. Contribution of Vascular Brain Injury and Brain Abeta to Cognitive Function. Human Amyloid Imaging Abstract. 2012 Jan 1;

Abstract:

Background: Vascular brain injury (VBI) and brain Abeta deposition frequently co-occur and both may induce cognitive decline in aging. This study evaluated the relative contribution of VBI and Abeta to cognitive function in a cognitively diverse population. Methods:1 participants (female =8, mean age =7.8), enrolled in a vascular-focused study of aging that recruits cognitively normal and impaired participants (Clinical Dementia Rating [CDR] 0: N =0; .5: N =5; >.5: N =), underwent MRI, PIB-PET imaging, and cognitive testing. MRI images were visually rated for presence and location of infarct (VBI+:4; VBI-:7). PIB-PET DVRs (Logan plotting,5-90min post-injection, grey matter cerebellar reference) were used to create a PIB index by averaging DVRs across frontal, posterior cingulate, precuneus, parietal and lateral temporal cortices. Participants with a PIB index SDs greater than the mean PIB index of a young control group (N =1, mean age =4.5 ±.5) were classified as PIB positive (PIB+: N =9; PIB-: N =2). Standardized composite tests of cognition included measures of Global cognition, Memory, and Executive Functioning.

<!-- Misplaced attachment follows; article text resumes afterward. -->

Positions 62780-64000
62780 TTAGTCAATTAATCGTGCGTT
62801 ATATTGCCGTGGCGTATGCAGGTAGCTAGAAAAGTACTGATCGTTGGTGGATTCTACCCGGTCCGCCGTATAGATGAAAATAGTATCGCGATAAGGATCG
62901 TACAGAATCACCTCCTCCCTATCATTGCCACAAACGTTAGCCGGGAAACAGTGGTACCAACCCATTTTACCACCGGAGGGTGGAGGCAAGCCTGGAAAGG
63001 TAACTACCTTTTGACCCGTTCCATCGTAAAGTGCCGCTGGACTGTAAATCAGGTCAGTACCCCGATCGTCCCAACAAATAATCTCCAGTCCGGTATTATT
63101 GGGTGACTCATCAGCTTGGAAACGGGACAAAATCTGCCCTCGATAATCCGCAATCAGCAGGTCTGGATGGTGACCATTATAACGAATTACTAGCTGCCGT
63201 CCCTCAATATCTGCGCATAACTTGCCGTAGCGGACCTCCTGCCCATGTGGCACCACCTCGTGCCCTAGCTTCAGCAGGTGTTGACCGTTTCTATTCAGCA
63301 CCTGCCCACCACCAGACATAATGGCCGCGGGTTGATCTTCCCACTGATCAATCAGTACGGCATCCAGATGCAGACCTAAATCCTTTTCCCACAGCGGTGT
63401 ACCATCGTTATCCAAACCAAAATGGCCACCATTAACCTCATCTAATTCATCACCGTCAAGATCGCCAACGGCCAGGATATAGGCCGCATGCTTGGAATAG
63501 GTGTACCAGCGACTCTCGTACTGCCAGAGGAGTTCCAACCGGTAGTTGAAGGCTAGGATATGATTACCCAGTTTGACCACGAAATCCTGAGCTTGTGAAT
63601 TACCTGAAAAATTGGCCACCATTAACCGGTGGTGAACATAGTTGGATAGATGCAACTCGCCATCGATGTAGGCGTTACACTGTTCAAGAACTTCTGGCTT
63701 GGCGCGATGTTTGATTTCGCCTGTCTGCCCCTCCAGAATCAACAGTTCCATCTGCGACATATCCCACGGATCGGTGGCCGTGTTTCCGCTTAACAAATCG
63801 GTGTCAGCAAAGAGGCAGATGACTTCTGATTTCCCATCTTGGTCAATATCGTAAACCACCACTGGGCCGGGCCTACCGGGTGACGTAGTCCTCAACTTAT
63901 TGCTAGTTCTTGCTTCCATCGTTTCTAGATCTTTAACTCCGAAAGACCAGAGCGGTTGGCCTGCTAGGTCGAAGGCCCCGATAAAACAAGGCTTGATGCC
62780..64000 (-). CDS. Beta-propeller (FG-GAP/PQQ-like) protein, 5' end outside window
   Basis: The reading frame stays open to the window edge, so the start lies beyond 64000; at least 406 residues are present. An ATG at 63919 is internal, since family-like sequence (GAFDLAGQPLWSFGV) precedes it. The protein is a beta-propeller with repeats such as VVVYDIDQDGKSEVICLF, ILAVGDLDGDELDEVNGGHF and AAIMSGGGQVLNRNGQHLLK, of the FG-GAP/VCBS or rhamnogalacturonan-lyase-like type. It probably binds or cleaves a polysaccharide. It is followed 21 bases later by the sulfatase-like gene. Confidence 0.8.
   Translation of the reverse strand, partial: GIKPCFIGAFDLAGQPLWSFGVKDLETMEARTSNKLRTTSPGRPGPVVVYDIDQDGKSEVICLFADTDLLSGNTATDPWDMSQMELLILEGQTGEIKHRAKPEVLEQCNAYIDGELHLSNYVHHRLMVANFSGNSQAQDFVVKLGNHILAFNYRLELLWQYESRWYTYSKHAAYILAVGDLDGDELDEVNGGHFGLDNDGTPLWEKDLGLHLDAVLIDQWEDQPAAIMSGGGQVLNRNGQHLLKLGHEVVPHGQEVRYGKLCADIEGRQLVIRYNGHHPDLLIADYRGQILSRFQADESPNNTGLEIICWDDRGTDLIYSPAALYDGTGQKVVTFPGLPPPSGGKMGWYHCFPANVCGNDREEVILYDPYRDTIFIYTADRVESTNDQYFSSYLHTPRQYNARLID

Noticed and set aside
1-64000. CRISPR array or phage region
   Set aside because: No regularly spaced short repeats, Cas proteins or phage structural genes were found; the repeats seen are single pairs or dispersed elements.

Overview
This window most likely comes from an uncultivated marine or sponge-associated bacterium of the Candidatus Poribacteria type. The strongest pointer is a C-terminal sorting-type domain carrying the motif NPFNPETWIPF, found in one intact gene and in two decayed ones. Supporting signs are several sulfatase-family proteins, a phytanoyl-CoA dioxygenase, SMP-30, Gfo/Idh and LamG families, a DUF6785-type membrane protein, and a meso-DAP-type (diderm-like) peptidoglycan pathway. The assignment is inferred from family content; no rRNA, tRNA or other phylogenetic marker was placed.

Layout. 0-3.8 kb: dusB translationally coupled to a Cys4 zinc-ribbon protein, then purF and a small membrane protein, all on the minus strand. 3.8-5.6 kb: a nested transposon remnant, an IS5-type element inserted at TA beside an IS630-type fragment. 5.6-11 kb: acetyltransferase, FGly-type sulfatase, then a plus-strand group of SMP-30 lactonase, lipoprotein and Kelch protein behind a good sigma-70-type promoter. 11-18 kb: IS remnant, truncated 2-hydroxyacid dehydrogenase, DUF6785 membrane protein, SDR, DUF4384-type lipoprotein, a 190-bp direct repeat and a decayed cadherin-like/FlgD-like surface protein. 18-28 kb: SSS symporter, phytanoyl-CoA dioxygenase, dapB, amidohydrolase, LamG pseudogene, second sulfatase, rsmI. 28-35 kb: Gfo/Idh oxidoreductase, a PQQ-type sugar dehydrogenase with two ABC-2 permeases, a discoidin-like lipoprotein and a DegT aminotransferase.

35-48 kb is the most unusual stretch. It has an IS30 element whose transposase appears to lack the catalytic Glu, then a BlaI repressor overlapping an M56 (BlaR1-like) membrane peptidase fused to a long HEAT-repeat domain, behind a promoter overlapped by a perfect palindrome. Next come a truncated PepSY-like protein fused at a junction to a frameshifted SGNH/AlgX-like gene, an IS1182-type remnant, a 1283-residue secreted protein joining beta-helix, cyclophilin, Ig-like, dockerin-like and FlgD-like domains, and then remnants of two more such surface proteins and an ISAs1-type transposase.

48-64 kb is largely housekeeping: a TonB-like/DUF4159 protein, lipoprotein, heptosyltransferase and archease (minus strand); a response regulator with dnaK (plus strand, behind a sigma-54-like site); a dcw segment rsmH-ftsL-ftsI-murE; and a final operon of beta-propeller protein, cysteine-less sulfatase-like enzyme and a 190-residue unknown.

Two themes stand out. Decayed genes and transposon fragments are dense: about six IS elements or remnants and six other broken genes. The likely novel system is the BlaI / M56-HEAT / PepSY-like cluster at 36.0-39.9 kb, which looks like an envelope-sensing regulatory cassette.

Results: VBI, particularly when located in subcortical grey matter, was associated with lower cognitive performance in all domains (p’s Conclusions: In this sample of cognitively diverse older adults, VBI played a more influential role than Abeta in cognitive function, and remained a significant predictor of cognition after controlling for the possible influence of Abeta.

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